[No. 199, October Term, 1949.]
Decided July 19, 1950. Motion for rehearing and/or modification filed August 11, 1950; denied November 2, 1950.
Administrative Law — Appeal from Administrative Agency — Statutory Mechanism Is Exclusive Remedy — Taxation — Income Tax — Revision and Correction of Return, and Corresponding Increase of Assessment — Comptroller Has Full Power for — Collateral Attack of Assessment, Not Permitted, Where Taxpayer Received Due Notice Thereof and Appeal Mechanism Provided by Statute But Not Availed of, Though Assessment Was Made, as Herein, More than Three Years from Due Date of Filed Return.
The Comptroller has full power to revise and correct an income tax return of a taxpayer, and the duty to increase the assessment if indicated by such revision and correction. p. 26
Even if a tax itself is clearly illegal, or the tribunal imposing it has clearly exceeded its powers, or the rights of the taxpayer have been violated, the assessment of such tax cannot be collaterally attacked if an appellate tribunal has been created with power to remedy the wrong, and taxpayer received due and timely notice of the assessment. pp. 27-28
Where a statutory right of appeal from the action of an administrative agency or officer is granted, that remedy is exclusive. p. 29
Where Comptroller in 1948 re-examined, revised and corrected taxpayer's income tax returns, among others, for the years 1941-1944, inclusive, and increased assessments based on such re-examination and revision, and mailed timely notice to taxpayer, which was duly received, but taxpayer did not appear before Comptroller to make known its reasons why the increased assessments should not be made, and took no appeal whatever from his action in the manner prescribed by law, held, in this action of assumpsit under Code (1939) Art. 81, § 154 to collect the deficiency assessments, demurrers to taxpayers third plea of the statute of limitations, and its fourth plea setting up that the assessments were invalid, illegal and void ab initio because not made within three years from the respective dates on which the defendant's income tax returns were originally due or filed, and to its second plea of the general issue, which, as particularized, contained the same matter as its fourth plea, were properly sustained, the Comptroller's action having become final for want of exercise of the statutory right of appeal, and immune to collateral attack herein. pp. 24-29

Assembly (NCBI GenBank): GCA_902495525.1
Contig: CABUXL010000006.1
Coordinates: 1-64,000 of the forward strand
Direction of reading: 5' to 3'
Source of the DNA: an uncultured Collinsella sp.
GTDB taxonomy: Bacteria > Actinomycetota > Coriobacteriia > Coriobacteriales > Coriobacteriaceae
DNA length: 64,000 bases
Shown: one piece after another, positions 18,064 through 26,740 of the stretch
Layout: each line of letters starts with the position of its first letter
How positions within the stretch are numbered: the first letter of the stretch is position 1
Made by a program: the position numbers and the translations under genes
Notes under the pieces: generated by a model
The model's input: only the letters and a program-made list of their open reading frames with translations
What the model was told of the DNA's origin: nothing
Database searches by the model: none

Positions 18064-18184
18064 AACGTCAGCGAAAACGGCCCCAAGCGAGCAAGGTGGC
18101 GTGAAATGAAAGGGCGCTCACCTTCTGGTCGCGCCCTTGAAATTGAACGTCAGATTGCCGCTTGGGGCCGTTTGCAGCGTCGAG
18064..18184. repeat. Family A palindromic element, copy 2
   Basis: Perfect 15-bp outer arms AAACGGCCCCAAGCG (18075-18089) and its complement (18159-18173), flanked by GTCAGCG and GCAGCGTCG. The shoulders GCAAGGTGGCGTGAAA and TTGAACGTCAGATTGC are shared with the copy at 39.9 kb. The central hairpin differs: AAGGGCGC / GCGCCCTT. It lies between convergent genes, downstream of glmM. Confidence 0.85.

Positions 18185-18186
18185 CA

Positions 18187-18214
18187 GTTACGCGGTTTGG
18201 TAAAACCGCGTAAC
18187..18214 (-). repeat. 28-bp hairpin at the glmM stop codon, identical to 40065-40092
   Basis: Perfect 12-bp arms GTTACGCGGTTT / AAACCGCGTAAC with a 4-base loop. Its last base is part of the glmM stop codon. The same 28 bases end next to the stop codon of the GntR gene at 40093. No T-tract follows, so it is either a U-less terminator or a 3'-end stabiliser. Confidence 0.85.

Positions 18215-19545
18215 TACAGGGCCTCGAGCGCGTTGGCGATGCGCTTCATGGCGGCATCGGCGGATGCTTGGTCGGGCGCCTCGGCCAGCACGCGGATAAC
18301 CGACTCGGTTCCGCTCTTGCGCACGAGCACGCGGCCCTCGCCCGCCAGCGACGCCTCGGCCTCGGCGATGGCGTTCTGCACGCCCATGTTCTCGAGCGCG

Decided July 19, 1950.
Motion for rehearing and/or modification filed August 11, 1950; denied November 2, 1950.
Appeal from the Superior Court of Baltimore City (SHERBOW, J.).
Statutory action of assumpsit under Code (1939) Art. 81, sec. 154 by the State of Maryland against American Bank Stationery Company to collect the amounts of additional assessments on its income tax returns for the years 1941 to 1947, both inclusive. From order granting plaintiff's motion for summary judgment, after demurrers to defendant's second plea as particularized, and its third and fourth pleas, had been sustained, the defendant appeals.
The cause was argued before MARBURY, C.J., DELAPLAINE, COLLINS, GRASON, HENDERSON, and MARKELL, JJ.
Charles E. Quandt, with whom were Carlyle Barton, Carlyle Barton, Jr., and Niles, Barton, Yost Dankmeyer on the brief, for the appellant. Harrison L. Winter, Assistant Attorney General, with whom was Hall Hammond, Attorney General, on the brief, for the appellee.